Ravensbourne’s graphic design degree show took place at the college’s North Greenwich campus this week, and included some interesting print, branding and data visualisation projects…
As with previous years, it’s a portfolio-led approach: students are given a table each on which to display a range of work, giving visitors a good insight into their style and progression. One student whose display caught my eye was Edward Yau:
Yau had produced an icon system and branding for Xin, an interactive dim sum restaurant devised with architecture student Yunhong Xue, and a mobile exhibition, Home Truths, highlighting London’s housing crisis. The exhibition work included a fold-out catalogue in the shape of a house and 3D data maps showing rising homelessness in the capital – you can see more pics on his website.
Yau also collaborated with Hugo Raymond on an entry to this year’s D&AD New Blood Awards, in response to a brief set by the British Council. The task was to create a bilingual identity for Dressing the Screen, a touring exhibition on the rise of fashion film, and Raymond and Yau designed a minimal typographic system based around a colon rotated at 90 degrees. The circular motif was also used in graphics and wayfinding and echoes the Council’s logo:
Joshua Allen’s work featured a fun series of posters visualisation procrastination (top), and a typeface inspired by Brixton, while Calum Hopwood‘s posters for Femfresh, which received a commendation from YCN, perfectly captured the brand’s cheeky tone of voice:
Hopwood also created an interactive installation explainaing what metadata is and how it’s used by the government. The installation featured two scrolls, one with a timeline of events related to the Edward Snowden scandal and another explaining how metadata is collected and analysed by governments. Alongside this were a series of examples of how metadata might be generated – such as through a tweet or an email – and a projector displaying a live feed of tweets using the hashtag @metadatais:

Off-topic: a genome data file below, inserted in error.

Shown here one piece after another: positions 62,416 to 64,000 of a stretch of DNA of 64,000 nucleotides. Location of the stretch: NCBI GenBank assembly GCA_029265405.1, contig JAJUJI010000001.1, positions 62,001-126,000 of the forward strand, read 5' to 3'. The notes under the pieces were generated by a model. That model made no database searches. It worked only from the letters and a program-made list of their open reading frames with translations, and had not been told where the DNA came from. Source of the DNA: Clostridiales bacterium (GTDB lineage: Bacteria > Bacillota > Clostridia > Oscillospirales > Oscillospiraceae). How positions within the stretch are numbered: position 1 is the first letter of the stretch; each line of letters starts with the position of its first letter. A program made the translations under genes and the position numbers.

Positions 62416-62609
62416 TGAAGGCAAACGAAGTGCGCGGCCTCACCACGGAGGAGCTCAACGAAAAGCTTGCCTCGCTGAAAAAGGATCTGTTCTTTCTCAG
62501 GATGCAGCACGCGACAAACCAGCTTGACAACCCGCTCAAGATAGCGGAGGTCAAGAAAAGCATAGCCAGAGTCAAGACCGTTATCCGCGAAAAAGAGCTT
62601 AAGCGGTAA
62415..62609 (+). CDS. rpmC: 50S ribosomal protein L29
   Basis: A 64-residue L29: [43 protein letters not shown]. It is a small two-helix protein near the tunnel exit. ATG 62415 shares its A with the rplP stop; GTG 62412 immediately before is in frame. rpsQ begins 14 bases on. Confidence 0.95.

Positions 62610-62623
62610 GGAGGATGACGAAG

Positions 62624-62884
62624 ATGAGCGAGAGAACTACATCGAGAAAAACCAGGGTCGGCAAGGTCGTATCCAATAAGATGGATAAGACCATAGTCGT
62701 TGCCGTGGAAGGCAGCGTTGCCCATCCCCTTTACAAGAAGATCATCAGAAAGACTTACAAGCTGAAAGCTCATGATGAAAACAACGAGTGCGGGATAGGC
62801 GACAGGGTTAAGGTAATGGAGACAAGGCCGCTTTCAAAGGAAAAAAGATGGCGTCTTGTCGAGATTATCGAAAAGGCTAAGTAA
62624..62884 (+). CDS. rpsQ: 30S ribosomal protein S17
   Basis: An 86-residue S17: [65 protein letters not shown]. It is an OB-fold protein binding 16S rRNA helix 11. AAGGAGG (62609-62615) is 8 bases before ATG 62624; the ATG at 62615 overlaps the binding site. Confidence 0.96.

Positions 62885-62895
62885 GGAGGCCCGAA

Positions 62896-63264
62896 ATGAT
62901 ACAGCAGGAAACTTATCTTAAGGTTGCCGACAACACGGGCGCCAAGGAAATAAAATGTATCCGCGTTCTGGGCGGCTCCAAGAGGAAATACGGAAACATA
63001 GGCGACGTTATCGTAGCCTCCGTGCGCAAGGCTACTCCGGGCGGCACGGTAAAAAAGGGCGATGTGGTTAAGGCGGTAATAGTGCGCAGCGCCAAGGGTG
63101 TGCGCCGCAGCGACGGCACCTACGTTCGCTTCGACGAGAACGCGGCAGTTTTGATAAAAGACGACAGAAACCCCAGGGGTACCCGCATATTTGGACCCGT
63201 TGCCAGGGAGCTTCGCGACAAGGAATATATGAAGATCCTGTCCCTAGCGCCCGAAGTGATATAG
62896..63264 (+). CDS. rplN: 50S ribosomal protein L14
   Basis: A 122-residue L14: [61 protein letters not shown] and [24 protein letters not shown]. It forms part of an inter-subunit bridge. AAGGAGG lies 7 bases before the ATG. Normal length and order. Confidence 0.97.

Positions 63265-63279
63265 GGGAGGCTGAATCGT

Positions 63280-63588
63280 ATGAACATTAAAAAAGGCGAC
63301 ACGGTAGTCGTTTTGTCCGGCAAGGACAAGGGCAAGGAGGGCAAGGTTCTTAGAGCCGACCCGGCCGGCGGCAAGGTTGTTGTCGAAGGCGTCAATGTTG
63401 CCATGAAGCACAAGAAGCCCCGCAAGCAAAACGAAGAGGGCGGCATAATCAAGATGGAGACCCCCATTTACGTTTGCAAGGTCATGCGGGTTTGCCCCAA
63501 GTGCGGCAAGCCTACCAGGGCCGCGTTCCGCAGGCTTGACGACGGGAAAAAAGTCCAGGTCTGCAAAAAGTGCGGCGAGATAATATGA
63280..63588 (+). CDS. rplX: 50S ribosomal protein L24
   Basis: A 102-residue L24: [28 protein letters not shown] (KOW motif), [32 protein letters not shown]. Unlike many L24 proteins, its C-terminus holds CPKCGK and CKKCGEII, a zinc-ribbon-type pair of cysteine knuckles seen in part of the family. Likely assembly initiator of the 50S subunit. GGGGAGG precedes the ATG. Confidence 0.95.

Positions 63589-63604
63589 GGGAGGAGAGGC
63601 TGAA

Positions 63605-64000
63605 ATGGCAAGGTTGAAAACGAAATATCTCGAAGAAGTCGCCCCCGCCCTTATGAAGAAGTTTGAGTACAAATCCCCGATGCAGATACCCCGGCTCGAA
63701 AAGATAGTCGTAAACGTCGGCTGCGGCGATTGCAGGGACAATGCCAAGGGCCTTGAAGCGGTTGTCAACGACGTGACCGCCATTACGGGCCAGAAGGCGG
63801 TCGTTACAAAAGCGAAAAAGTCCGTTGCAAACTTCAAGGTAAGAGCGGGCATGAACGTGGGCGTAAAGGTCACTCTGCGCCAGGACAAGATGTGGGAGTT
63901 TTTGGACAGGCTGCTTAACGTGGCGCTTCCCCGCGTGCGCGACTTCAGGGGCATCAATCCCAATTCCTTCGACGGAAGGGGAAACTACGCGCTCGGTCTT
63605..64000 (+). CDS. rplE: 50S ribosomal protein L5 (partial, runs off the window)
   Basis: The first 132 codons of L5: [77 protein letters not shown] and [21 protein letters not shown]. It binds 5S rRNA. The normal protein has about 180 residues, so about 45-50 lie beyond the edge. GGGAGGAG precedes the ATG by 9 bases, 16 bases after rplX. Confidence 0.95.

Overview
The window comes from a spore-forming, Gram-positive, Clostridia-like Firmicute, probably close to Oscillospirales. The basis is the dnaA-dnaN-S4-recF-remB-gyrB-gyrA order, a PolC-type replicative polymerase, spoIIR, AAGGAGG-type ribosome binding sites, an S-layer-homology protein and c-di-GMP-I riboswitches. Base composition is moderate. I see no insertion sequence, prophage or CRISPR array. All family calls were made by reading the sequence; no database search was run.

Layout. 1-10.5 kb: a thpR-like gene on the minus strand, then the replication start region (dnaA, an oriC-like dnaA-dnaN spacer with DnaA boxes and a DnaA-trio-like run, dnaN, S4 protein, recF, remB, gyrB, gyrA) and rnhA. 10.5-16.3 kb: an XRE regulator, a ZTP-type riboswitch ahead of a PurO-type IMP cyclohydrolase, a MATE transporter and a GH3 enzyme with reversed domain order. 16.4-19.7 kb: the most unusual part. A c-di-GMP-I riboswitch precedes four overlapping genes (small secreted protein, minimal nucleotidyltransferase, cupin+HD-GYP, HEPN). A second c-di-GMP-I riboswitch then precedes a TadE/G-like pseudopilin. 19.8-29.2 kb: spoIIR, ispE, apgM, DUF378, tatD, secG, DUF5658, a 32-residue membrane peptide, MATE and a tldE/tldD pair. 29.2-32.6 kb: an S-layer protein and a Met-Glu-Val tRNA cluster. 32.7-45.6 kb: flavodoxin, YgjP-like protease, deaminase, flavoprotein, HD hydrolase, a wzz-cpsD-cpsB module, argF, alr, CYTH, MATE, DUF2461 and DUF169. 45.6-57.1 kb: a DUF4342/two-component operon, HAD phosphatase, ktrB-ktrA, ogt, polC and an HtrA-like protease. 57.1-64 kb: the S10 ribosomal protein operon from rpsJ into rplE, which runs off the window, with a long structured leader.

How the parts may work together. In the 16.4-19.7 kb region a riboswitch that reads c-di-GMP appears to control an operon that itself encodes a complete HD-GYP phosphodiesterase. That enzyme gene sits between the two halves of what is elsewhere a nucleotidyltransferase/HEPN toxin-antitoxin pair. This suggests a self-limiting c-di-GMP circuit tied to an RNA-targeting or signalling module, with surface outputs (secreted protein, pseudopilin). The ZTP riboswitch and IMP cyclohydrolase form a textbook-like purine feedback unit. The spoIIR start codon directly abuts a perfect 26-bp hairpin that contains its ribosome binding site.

Several students had experimented with 3D infographics, too, including Anjali Patel, who also created a delicately crafted installation on the plight of the world’s coral reefs:
One section of the show, titled ‘Type Only’, included a range of typographic posters created in response to the idea of the poster as a cultural statement. I liked Nele Wellens‘, which showed the various alphabets spoken and written in Istanbul since 550BC:
Pic via nelewellens.com
Another memorable poster was Chiamaka Ojechi‘s for XL Recordings, which reveals a different portrait of rapper Tyler the Creator depending on which angle it’s viewed from:
Music featured heavily in Ojechi’s portfolio and his book on rapper Nas, questioning why he has never won a Grammy, also featured some nicely designed layouts:
Pics via chiamaka.co.uk
It was a varied show, and more info on the students and their work can be found at ravegraphics2014.com. Selected work from Ravensbourne’s class of 2014 will also be on display at D&AD’s New Blood exhibition from July 1-3, and at Mother London next month.